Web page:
Daniel Christian Wahl:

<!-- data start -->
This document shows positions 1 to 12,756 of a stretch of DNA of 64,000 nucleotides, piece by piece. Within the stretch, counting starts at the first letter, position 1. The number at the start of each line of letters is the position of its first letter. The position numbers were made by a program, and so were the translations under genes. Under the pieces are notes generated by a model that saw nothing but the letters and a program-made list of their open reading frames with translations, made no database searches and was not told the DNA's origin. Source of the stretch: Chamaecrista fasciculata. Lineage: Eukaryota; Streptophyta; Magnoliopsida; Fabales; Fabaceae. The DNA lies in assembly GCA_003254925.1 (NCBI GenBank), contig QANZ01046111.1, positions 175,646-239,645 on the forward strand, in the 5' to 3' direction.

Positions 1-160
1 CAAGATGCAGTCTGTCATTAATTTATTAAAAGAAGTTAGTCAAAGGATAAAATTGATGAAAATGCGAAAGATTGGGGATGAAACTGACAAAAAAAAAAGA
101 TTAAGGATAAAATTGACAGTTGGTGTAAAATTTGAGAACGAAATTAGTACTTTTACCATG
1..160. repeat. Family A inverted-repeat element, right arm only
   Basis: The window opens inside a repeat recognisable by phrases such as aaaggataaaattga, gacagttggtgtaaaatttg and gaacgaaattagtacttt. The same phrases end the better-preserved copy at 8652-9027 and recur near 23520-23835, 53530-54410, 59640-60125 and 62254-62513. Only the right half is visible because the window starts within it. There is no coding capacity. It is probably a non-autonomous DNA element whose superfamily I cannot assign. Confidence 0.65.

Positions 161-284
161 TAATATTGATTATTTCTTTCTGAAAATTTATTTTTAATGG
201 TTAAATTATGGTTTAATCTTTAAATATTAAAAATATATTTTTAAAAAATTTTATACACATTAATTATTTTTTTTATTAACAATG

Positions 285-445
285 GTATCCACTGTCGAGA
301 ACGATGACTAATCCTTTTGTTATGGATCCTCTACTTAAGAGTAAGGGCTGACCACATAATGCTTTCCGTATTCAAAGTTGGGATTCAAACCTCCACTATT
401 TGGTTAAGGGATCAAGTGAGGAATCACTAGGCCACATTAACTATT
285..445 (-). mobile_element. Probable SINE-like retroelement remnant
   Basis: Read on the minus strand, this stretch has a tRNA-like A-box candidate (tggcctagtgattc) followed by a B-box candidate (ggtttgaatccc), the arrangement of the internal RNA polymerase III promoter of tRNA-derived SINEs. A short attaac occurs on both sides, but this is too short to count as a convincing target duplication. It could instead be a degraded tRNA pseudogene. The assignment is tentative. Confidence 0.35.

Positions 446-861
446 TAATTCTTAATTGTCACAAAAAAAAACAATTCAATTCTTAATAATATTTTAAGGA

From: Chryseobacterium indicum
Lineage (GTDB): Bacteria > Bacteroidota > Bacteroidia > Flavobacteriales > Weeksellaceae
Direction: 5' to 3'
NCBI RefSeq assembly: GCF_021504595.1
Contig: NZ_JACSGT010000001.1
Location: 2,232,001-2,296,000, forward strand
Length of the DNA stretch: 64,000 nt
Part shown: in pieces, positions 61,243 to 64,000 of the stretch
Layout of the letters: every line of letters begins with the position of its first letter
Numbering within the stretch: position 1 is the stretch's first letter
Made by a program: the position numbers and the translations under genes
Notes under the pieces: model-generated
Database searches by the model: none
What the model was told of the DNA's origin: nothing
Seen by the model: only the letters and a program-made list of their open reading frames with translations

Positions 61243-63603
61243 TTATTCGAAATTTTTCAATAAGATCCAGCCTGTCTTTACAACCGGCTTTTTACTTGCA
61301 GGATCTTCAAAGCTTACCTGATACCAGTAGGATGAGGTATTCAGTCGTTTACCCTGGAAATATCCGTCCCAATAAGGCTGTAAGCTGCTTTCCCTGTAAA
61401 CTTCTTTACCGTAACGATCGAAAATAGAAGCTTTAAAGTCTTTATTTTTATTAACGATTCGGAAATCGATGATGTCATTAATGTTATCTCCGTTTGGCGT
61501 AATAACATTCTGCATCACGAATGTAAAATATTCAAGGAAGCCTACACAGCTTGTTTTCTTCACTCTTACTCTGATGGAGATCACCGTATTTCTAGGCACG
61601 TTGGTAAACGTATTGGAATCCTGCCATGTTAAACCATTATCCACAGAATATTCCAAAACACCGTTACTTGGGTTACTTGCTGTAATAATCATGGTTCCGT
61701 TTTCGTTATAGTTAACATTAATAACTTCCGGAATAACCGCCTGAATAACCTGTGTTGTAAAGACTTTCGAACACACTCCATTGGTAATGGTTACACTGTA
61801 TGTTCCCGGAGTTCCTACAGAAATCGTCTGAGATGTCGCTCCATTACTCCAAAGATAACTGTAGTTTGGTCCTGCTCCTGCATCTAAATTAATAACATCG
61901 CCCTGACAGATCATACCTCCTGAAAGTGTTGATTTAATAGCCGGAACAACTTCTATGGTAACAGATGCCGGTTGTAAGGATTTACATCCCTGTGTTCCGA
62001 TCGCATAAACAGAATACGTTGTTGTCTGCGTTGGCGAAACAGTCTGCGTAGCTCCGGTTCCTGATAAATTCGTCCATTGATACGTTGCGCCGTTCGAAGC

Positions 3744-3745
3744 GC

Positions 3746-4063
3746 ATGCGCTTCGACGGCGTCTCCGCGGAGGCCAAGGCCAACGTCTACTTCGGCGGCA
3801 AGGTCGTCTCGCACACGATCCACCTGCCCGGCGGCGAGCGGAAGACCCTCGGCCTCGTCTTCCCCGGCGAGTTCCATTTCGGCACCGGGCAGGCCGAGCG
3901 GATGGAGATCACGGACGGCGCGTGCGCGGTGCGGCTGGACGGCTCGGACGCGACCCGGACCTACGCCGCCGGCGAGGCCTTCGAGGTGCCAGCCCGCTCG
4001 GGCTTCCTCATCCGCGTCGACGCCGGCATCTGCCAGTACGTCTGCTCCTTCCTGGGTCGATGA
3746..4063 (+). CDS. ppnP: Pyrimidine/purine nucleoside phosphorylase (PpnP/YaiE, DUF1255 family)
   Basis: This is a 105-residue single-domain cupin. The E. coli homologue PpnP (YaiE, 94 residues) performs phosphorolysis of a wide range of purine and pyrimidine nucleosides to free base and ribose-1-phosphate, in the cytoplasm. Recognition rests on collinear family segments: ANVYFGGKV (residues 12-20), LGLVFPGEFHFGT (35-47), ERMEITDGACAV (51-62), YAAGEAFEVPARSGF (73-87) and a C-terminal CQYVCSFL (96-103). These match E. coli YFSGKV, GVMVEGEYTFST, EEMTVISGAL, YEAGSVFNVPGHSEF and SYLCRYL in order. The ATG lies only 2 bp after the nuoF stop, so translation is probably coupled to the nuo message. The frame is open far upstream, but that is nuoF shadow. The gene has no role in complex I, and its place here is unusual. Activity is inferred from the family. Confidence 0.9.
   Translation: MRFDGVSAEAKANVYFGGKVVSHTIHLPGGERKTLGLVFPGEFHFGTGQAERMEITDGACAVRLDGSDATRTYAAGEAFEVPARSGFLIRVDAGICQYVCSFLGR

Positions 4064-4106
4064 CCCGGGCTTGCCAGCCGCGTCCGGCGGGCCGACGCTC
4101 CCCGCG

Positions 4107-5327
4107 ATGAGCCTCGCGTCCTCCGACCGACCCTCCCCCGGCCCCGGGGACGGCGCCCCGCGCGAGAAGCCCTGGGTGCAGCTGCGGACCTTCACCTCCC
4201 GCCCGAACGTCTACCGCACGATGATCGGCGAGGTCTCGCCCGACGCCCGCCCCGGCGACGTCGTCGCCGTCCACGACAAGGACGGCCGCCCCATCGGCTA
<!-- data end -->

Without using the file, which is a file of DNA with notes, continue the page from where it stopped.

""The biophilia hypothesis suggests that humanity depends on nature not only for the obvious material and physical sustenance, but also for much deeper and equally important human needs for “aesthetic, intellectual, cognitive and even spiritual meaning and satisfaction” (Kellert & Wilson, 1993, p.20). “We are human in good part because of the particular way we affiliate with other organisms” and “the natural environment is critical to human meaning and fulfilment at both individual and societal level” (Kellert & Wilson, 1993). Our sense of urgency is prompted by the conviction that the modern onslaught upon the natural world is driven in part by a degree of alienation from nature. Our modern environmental crisis — the widespread toxification of various food chains, the multifaceted degradation of the atmosphere, the far-ranging depletion of diverse natural resources, and, above all, the massive loss of biodiversity and the scale of global species extinctions — is viewed as symptomatic of a fundamental rupture of human emotional and spiritual relationship with the natural world (Kellert & Wilson, 1993, p.26). David Orr has called for a Biophilia Revolution. He describes biophobia (literally the fear of life) as ranging “from discomfort in ‘natural’ places to active scorn for whatever is not man- made, managed, or air-conditioned”; and defines the term as “the culturally acquired urge to affiliate with technology, human artifacts, and solely with human interests regarding the natural world.” With regard to defining biophilia, Orr favours the psychologist Erich Fromm’s definition of biophilia as “the passionate love of life and of all that is alive” over Edward O. Wilson’s definition quoted above (Orr, 1993, p.416)."